CINCINNATI — Organizers are in the early stages of drafting ideas for how to enhance parks and transform community spaces in northern Over-the-Rhine. Entitled the Findlay Recreation Project, coordinators are still in the thick of gathering community input to refine those ideas. Still, they are optimistic about how the major adjustments they are imagining will build on the vitality of the community.
“It's a really exciting opportunity to pause and reflect on where the community is right now,” said Lann Field, the VP of Development at the Cincinnati Center City Development Corporation (3CDC), “and what the community needs and envisions for the future.”
3CDC held its latest community input session with the Cincinnati Recreation Commission Thursday night at the Over-the-Rhine Recreation Center on Republic Street. A few dozen residents and local stakeholders were present. During the session, representatives from the recreation project’s architect, Barker Rinker and Seacat (BRS), shared their suggestions on how to enhance Grant Park, the Elm Street Playground, Findlay Playground and the rec center itself.
In addition to renewing features at the Grant and Elm Street parks, BRS suggested updated features of the rec center’s facilities and offering programs that address the community’s needs in healthcare and childcare. The firm also suggested building a new recreational facility over part of Findlay Playground that would offer amenities like an indoor pool and gym. Findlay Playground would still retain some of its green space in the suggested design.
Kelly Adamson, the executive director of the Over-the-Rhine Chamber of Commerce, said she appreciated that the suggestions offered locals options for different kinds of facilities that appeal to various demographics.
“I feel like in the hybrid version of building a rec center, while also having the back of it in green space, is a really nice compromise.”
Other proposed features like a tech room, event halls and a kitchen for cooking classes also had favorable reviews. However, some attendees expressed concerns about accessibility, both for people with disabilities and the area’s low-income, vulnerable families with inadequate transportation.
Maurice Wagoner, the president of the Over-the-Rhine Community Council, raised the concern specifically about accessibility for families living on the east side of OTR – as the sites for renovation are further west in the neighborhood.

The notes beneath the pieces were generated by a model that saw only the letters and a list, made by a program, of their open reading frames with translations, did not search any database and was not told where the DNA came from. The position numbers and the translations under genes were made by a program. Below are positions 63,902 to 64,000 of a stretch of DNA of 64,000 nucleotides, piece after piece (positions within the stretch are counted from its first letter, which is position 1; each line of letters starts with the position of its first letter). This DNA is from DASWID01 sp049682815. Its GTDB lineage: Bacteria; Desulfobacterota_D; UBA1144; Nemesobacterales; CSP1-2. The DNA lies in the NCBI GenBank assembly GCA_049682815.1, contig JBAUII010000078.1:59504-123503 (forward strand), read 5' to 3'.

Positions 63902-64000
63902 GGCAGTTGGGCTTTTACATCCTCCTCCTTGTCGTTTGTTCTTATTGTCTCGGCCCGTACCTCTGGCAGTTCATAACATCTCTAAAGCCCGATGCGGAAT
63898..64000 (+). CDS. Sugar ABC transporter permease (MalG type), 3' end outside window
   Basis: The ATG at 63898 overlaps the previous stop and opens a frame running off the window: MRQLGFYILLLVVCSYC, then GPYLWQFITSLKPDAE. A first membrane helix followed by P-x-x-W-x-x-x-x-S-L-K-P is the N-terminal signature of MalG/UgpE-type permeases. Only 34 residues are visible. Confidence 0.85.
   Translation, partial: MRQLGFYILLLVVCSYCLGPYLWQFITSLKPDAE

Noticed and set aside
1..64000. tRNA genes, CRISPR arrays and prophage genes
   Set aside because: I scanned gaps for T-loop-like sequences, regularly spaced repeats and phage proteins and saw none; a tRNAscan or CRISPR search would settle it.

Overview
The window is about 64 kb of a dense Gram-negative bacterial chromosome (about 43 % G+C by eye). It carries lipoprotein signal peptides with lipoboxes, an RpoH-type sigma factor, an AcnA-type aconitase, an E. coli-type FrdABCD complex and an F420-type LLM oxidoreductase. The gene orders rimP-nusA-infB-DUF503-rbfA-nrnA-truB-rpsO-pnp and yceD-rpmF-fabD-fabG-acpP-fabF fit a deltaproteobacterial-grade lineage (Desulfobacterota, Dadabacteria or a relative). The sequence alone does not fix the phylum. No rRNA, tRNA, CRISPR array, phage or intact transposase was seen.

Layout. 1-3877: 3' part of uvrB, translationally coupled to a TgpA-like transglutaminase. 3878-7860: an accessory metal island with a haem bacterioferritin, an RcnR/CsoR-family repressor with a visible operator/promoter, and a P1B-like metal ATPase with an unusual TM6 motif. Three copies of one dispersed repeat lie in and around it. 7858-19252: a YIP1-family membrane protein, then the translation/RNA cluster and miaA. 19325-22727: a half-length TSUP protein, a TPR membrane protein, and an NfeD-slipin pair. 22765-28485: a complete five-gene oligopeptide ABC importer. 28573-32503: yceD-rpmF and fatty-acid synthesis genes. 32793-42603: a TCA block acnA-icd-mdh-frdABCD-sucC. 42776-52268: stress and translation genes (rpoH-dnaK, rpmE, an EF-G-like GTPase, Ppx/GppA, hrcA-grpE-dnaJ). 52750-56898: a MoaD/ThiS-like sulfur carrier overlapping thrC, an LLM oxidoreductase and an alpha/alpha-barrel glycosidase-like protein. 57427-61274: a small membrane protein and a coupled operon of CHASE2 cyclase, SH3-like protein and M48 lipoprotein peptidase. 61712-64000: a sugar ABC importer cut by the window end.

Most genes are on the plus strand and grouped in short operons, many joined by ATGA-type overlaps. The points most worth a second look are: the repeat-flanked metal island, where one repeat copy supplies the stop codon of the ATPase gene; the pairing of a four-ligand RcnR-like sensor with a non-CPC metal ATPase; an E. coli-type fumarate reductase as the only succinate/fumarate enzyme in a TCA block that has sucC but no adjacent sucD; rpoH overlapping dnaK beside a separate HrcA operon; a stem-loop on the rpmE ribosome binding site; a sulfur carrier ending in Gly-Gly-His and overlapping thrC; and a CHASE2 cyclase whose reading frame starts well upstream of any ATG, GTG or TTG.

“The further west that it is or that it might happen, the more problems it is that it might be for them to access it, considering the parking issues that we have in Over-the-Rhine.”
Peter Hames, a former president and current board of trustees member for the Over-the-Rhine Community Council, says he has a visual disability.
“I didn't hear anything that was presented about accessibility,” Hames said. He is concerned that organizers might not fully appreciate how crucial it is to accommodate people with special needs. Still, he acknowledges organizers' effort toward what he called an “ambitious” project and says consultants have been “helpful.”
“I am concerned that the space at Findlay Playground actually may not be enough to accommodate everything on that list. On the other hand, I know that that's the dream list. And so the real test is coming. What can they actually put into a building? And where's the money going to come from? I think that's the big unknown, and that's the one that we're all going to have to work together on.”
Over-the-Rhine residents have long been calling for improvements to these troubled, underutilized areas. Findlay Playground was shut down for about two years following an outcry from residents. They complained that drug activity and violence in the park had migrated to other parts of the neighborhood. Months after it reopened last summer, 3CDC formed a capital-improvement program with the city to elevate these parts of the neigbhorhood, the effort that is now the Findlay Recreation Project. Both the city and 3CDC pledged $50,000 to start the project.
Otis Stevens, a small business owner in the neighborhood, said the suggested renovations were a good start. Still, he said he would be working with some of his community contacts to lead their own outreach effort to engage their neighbors who are too busy struggling to make ends meet to make it out to the community input sessions.
“What we have is the same people showing up and we get the same suggestions,” Stevens said.
“So we're not getting that broader base that I think that we'll need in order to make this process so inclusive…”
3CDC said Thursday’s meeting was one of about a dozen community engagement sessions it has held since May. Organizers will be reviewing feedback from the latest input session to continue refining their ideas for improvements to the area. Field said this second phase of ideation and community input will eventually produce suggested designs, budgets and a projected timeline. It’s not yet clear when those more definitive project elements will be ready to present to the public.
Monique John covers gentrification for WCPO 9. She is part of our Report For America donor-supported journalism program. Read more about RFA here.
If there are stories about gentrification in the Greater Cincinnati area that you think we should cover, let us know. Send us your tips at email@example.com.